(Nixon went all the way to the Supreme Court in an effort to stop publication of the Papers. By contrast, President Barack Obama attempted to defuse any controversy by saying nothing new was revealed in the WikiLeaks leak, a largely true statement that illuminates both the media's waning impact and/or the public's lack of interest in such seemingly damning information.)
Ehrlich and Goldsmith employ various Errol Morris-esque cinematic techniques (including an evocative, mood-altering score and sound design), a host of vintage photos, audiotapes and video footage and new interviews to compellingly re-create a period in our history that has undeniable parallels to our current entanglements in the Middle East.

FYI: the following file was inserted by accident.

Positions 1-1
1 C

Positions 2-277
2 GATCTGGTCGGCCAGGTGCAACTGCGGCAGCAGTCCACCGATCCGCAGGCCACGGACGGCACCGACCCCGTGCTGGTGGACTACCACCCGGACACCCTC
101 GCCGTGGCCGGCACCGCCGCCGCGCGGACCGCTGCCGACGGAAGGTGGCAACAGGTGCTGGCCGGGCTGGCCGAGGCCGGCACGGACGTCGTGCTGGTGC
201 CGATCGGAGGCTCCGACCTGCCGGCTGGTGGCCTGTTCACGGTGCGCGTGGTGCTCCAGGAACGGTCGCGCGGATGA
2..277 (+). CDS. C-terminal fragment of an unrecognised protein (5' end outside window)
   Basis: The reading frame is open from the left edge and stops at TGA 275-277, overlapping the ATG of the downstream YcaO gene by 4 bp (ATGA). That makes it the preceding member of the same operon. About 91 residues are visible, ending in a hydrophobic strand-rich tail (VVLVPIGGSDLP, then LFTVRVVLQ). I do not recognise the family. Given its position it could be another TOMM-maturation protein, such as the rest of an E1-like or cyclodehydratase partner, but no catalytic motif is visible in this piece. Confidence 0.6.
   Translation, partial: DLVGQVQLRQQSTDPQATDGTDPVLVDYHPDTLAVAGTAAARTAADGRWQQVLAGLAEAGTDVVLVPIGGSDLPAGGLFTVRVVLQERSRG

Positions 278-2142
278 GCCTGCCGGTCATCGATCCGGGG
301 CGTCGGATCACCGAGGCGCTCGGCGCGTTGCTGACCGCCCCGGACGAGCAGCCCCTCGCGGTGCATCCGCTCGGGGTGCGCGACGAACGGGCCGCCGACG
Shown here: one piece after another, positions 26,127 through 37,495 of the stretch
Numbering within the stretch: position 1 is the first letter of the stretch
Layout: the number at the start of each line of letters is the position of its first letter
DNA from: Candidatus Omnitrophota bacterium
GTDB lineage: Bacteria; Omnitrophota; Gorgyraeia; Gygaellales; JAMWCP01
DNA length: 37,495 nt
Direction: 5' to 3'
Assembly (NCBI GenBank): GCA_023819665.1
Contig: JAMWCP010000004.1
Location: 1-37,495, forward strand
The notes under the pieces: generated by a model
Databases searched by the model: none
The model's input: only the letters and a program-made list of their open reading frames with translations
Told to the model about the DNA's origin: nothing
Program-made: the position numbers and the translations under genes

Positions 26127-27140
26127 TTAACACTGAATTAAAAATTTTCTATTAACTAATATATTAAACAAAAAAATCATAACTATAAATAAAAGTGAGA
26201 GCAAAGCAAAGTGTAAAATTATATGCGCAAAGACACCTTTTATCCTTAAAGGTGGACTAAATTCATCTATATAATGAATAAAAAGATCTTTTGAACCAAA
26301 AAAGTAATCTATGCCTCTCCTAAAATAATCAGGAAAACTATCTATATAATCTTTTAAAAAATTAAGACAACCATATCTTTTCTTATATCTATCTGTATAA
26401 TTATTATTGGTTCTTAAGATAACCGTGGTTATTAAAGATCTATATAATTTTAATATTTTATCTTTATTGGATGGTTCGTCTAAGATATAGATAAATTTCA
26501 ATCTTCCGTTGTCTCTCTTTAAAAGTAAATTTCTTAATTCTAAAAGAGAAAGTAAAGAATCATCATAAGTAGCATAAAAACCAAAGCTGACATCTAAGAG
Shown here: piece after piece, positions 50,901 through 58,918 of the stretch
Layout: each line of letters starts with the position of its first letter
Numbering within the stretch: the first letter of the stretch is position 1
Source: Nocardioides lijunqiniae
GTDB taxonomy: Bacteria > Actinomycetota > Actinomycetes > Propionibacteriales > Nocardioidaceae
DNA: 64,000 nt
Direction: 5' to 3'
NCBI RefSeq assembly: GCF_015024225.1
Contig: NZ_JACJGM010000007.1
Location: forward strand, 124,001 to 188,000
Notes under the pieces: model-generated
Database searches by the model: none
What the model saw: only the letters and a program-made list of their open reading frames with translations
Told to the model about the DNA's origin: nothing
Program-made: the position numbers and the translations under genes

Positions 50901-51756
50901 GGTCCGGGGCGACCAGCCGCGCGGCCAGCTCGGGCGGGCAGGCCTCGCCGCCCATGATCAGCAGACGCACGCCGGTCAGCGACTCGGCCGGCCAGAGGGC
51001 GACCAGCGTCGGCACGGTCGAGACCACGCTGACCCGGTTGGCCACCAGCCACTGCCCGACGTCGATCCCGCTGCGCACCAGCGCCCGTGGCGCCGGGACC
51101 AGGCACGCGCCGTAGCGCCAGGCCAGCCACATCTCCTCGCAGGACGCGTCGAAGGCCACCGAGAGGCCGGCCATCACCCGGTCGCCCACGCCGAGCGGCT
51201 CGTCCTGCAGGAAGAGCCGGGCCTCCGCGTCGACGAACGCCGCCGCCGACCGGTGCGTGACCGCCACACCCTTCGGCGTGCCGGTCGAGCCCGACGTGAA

But it’s Ellsberg’s articulate, affecting first-person narration and unique personal history that hook the viewer, giving the film an intimacy and emotional depth lacking in most political/historical documentaries.
The directors do their best to stay objective, but the story’s central question — should one betray friends and/or country for the greater good? — is undeniably tilted when Ellsberg’s point of view is combated on the other side by the Nixon audiotapes, in which the former president comes off as a vitriolic, axe-grinding, war-mongering man with little sympathy for the innocent people who where killed to save American face in Vietnam (or, as Nixon called it, that “shit-ass little country”).
That we seem to be dealing with many of the same issues 40 years later makes The Most Dangerous Man in America both vital and depressing. Grade: A-